|Hymenachne||Hymenachne amplexicaulis and Hymenachne x calamitosa|
|Innocent Weed (Spiny Burrgrass)||Cenchrus longispinus|
|Irish Heath||Erica erigena|
|Japanese Knotweed||Fallopia japonica|
|Kochia||Bassia scoparia (syn. Kochia scoparia)|
|Lagarosiphon (Oxygen Weed)||Lagarosiphon major|
|Lobed Needle Grass||Nassella charruana|
|Madeira Vine||Anredera cordifolia|
|Mallee Cockspur||Centaurea eriophora|
|Meadow Parsley||Oenanthe pimpinelloides|
|Mediterranean Daisy||Urospermum dalechampii|
|Mexican Feather Grass||Nassella tenuissima|
|Montpellier Broom||Genista monspessulana|
|New Zealand Sedges||Carex albula, C. buchananii, C. flagellifera and C. testacea|
|Nodding Thistle||Carduus nutans|
|Onion Weed||Asphodelus fistulosus|
|Opuntioid Cacti||Austrocylindropuntia species|
|Opuntioid Cacti||Cylindropuntia species|
|Opuntioid Cacti||Opuntia species (excluding Opuntia ficus-indica)|
|Pampas Grasses||Cortaderia species|
|Pampas Lily-of-the-Valley||Salpichroa origanifolia|
|Parrot’s Feather||Myriophyllum aquaticum (syn. M. brasiliense)|
|Parthenium Weed||Parthenium hysterophorus|
|Paterson’s Curse||Echium plantagineum L.|
|Prickly Acacia||Acacia nilotica ssp. indica|
|Purple Nut Grass||Cyperus rotundus|
|Rubber Vine||Cryptostegia grandiflo|
|Saffron Thistle||Carthamus lanatus L.|
|Sagittaria||Sagittaria platyphylla (syn. Sagittaria graminea)|
|Senegal Tea Plant, Temple Plant||Gymnocoronis spilanthoides|
|Serrated Tussock||Nassella trichotoma|
|Silver-leaf Nightshade||Solanum elaeagnifolium|
|Skeleton Weed||Chondrilla juncea|
|Slender Thistle||Carduus pycnocephalus and Carduus tenuiflorus|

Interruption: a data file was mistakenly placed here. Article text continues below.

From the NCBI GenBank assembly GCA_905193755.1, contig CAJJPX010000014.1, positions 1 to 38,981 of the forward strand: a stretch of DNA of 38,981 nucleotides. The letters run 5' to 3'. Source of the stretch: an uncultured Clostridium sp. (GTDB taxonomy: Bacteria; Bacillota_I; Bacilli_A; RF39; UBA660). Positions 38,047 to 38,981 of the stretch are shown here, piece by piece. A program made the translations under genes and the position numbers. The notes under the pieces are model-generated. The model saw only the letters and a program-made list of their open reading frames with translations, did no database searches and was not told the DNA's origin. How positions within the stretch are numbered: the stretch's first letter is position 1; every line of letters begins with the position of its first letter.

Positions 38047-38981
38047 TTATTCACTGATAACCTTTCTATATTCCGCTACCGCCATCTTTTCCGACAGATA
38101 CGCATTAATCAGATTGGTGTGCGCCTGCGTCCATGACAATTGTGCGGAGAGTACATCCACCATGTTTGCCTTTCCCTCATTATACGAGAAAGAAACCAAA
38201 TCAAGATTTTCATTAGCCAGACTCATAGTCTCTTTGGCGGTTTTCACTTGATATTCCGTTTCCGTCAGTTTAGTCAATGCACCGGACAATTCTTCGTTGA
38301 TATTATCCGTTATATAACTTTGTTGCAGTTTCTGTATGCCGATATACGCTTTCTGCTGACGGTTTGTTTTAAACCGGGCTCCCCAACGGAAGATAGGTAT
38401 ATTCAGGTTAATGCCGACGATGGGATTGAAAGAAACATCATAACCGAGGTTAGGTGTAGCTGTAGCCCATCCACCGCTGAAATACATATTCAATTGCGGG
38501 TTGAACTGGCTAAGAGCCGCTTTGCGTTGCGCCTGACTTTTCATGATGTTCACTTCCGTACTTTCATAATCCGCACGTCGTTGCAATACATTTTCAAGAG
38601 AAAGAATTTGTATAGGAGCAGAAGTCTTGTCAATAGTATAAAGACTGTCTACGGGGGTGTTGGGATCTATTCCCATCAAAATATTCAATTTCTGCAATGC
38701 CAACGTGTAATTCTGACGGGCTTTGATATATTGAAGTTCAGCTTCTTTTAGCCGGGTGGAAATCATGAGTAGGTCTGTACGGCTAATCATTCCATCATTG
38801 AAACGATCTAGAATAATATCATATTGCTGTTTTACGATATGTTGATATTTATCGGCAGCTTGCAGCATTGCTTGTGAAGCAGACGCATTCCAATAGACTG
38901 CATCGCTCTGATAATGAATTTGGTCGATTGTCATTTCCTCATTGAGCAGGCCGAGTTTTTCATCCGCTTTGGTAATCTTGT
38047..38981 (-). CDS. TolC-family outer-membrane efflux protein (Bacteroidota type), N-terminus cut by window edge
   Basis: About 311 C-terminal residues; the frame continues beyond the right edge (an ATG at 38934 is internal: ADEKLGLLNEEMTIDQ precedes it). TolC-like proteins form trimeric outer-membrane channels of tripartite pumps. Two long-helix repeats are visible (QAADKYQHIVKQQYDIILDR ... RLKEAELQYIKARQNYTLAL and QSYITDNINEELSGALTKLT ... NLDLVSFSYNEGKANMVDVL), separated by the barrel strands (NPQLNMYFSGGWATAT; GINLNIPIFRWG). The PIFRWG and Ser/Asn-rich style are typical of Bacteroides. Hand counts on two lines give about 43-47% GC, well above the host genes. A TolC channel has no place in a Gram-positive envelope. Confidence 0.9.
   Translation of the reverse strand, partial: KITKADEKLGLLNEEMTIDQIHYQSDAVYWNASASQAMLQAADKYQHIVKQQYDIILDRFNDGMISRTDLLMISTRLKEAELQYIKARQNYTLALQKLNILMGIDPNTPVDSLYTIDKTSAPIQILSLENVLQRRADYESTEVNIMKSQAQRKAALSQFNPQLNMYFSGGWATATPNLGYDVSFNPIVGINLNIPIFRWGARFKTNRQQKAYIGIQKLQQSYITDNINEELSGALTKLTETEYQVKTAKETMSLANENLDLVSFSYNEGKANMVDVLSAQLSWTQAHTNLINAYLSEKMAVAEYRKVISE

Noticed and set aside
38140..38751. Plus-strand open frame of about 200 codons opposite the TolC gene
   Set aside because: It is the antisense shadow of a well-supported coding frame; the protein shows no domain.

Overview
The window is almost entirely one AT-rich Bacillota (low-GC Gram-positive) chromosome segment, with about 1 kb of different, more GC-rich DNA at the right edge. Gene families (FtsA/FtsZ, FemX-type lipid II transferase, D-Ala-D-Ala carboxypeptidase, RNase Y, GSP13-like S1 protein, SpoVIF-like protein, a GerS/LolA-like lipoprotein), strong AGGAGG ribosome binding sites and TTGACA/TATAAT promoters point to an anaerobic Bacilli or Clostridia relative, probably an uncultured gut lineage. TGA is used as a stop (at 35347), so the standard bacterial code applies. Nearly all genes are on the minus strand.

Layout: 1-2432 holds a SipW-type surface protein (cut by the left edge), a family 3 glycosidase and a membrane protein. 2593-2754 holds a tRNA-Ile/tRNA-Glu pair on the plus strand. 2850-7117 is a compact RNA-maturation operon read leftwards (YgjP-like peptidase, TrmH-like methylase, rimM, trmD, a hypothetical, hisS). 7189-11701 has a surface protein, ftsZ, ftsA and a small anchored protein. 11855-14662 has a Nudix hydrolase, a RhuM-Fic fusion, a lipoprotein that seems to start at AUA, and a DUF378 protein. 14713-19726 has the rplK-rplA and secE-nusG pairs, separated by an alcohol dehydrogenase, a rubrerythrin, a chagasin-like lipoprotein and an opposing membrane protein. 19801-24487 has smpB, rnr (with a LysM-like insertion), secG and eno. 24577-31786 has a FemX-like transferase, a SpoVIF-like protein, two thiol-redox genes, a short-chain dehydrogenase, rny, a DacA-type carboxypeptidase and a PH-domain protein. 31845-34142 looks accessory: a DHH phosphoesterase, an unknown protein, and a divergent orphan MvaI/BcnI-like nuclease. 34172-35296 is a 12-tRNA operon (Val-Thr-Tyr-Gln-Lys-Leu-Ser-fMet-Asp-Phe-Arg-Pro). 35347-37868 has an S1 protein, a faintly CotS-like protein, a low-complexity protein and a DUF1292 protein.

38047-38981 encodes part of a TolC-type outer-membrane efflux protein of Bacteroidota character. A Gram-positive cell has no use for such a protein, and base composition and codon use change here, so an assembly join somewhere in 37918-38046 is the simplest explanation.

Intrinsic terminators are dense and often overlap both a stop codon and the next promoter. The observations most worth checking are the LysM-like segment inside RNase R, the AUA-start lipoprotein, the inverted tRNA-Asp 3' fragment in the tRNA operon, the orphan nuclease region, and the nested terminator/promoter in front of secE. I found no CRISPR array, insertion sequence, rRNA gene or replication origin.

|Spanish Heath||Erica lusitanica|
|Spiny Burrgrass, (Innocent Weed)||Cenchrus longispinus and Cenchrus incertus|
|Spiny Emex||Emex australis|
|Square Stemmed St John’s Wort||Hypericum tetrapterum|
|St John’s Wort||Hypericum perforatum|
|Star Thistle||Centaurea calcitrapa|
|Stemless Thistle||Onopordum acaulon|
|Stinking Mayweed||Anthemis cotula|
|Texas Needle Grass||Nassella leucotricha|
|Three-horned Bedstraw||Galium tricornutum|
|Tree Heath||Erica arborea|
|Viper’s Bugloss||Echium vulgare L.|
|Water Heath||Erica caffra|
|Water Hyacinth||Eichhornia crassipes|
|Western Cape Bridal Creeper||Asparagus asparagoides Western Cape form|
|White Spanish Broom||Cytisus multiflorus|
|Whiteweed (Hoary Cress)||Lepidium draba|
|White-edged Nightshade||Solanum marginatum|
|Wild Rice||Zizania species|
|Willows||(Salix species, excluding S. babylonica, S. x calodendron and S. x reichardtii )|
|Winter Heath||Erica carnea|
|Witchweed||Striga species (all non-indigenous species)|
|Yellow Nut Grass / Yellow Nut Sedge||Cyperus esculentus|
These species are not yet declared but have the potential to become species of significant concern if not managed properly and timely.
|Common Name||Scientific Name||Presence recorded in Sorell LGA|
|Cumbungi, bullrush||Typha species||Yes|
|Rope Twitch, English Couch Grass||Agropyron repens||No|
|Spear Thistle, Scotch Thistle||Cirsium vulgare||No|
|Sweet Briar||Rosa rubiginosa L.||Yes|
|Variegated Thistle||Silybum marianum L.||Yes|
There are number of ongoing projects in relation to the management of weeds in our Municipality.
We regularly engage in managing weeds from our parks and reserves. Further, we also control weeds in the roadside based on the needs assessment undertaken by our Parks and Reserves crew.
Last year, we received a grant from the Weed Action Fund to help a number of landowners to manage targeted weeds. The Council requested expression of interest from landowners within LGA and based on grant eligibility, some of the landowners were granted a one time grant of $5000 to manage/control these weeds.
This year, another round of the Weed Action Fund grant has been implemented via a contractor to manage targeted weeds such as Gorse, Serrated Tussock and Chilean Needle Grass. Properties were identified where these weeds are causing serious impacts and property owners were contacted to liaise with the contractor to implement the control action.
We are continuously working to contain weeds that causes serious threat to our natural environment and livelihood of our communities. We understand managing weeds is a continuous process that involves our organisation, everyone in our community and many other stakeholders outside of our Municipality.